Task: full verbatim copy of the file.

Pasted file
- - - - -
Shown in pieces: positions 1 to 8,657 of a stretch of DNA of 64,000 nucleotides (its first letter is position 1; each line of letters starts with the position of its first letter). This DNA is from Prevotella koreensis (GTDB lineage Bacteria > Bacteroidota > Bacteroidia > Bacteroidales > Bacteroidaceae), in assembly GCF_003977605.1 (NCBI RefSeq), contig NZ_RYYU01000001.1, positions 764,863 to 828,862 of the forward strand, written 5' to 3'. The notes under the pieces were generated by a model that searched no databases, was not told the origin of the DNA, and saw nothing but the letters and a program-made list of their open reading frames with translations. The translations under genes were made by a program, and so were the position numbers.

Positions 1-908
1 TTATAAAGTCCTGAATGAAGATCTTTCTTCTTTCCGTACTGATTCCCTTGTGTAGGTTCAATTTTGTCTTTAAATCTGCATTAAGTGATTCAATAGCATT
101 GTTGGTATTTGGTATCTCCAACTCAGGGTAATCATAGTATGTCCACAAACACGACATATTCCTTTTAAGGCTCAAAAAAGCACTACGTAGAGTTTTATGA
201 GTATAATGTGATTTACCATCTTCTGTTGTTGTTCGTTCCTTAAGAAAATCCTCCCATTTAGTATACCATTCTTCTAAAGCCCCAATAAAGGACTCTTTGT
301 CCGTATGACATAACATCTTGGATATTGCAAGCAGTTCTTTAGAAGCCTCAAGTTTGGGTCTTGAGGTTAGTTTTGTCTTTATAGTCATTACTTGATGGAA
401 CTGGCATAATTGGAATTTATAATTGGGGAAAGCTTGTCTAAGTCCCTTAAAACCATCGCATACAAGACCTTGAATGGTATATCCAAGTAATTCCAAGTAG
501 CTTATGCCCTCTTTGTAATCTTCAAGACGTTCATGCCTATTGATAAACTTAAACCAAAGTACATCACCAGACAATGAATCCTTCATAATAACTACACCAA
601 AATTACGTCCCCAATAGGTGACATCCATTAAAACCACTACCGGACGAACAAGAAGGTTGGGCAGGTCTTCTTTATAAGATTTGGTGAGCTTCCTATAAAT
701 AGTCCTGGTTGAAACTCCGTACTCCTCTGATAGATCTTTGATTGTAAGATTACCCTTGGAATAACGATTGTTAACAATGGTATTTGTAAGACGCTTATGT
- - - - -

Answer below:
Shown in pieces: positions 1 to 8,657 of a stretch of DNA of 64,000 nucleotides (its first letter is position 1; each line of letters starts with the position of its first letter). This DNA is from Prevotella koreensis (GTDB lineage Bacteria > Bacteroidota > Bacteroidia > Bacteroidales > Bacteroidaceae), in assembly GCF_003977605.1 (NCBI RefSeq), contig NZ_RYYU01000001.1, positions 764,863 to 828,862 of the forward strand, written 5' to 3'. The notes under the pieces were generated by a model that searched no databases, was not told the origin of the DNA, and saw nothing but the letters and a program-made list of their open reading frames with translations. The translations under genes were made by a program, and so were the position numbers.

Positions 1-908
1 TTATAAAGTCCTGAATGAAGATCTTTCTTCTTTCCGTACTGATTCCCTTGTGTAGGTTCAATTTTGTCTTTAAATCTGCATTAAGTGATTCAATAGCATT
101 GTTGGTATTTGGTATCTCCAACTCAGGGTAATCATAGTATGTCCACAAACACGACATATTCCTTTTAAGGCTCAAAAAAGCACTACGTAGAGTTTTATGA
201 GTATAATGTGATTTACCATCTTCTGTTGTTGTTCGTTCCTTAAGAAAATCCTCCCATTTAGTATACCATTCTTCTAAAGCCCCAATAAAGGACTCTTTGT
301 CCGTATGACATAACATCTTGGATATTGCAAGCAGTTCTTTAGAAGCCTCAAGTTTGGGTCTTGAGGTTAGTTTTGTCTTTATAGTCATTACTTGATGGAA
401 CTGGCATAATTGGAATTTATAATTGGGGAAAGCTTGTCTAAGTCCCTTAAAACCATCGCATACAAGACCTTGAATGGTATATCCAAGTAATTCCAAGTAG
501 CTTATGCCCTCTTTGTAATCTTCAAGACGTTCATGCCTATTGATAAACTTAAACCAAAGTACATCACCAGACAATGAATCCTTCATAATAACTACACCAA
601 AATTACGTCCCCAATAGGTGACATCCATTAAAACCACTACCGGACGAACAAGAAGGTTGGGCAGGTCTTCTTTATAAGATTTGGTGAGCTTCCTATAAAT
701 AGTCCTGGTTGAAACTCCGTACTCCTCTGATAGATCTTTGATTGTAAGATTACCCTTGGAATAACGATTGTTAACAATGGTATTTGTAAGACGCTTATGT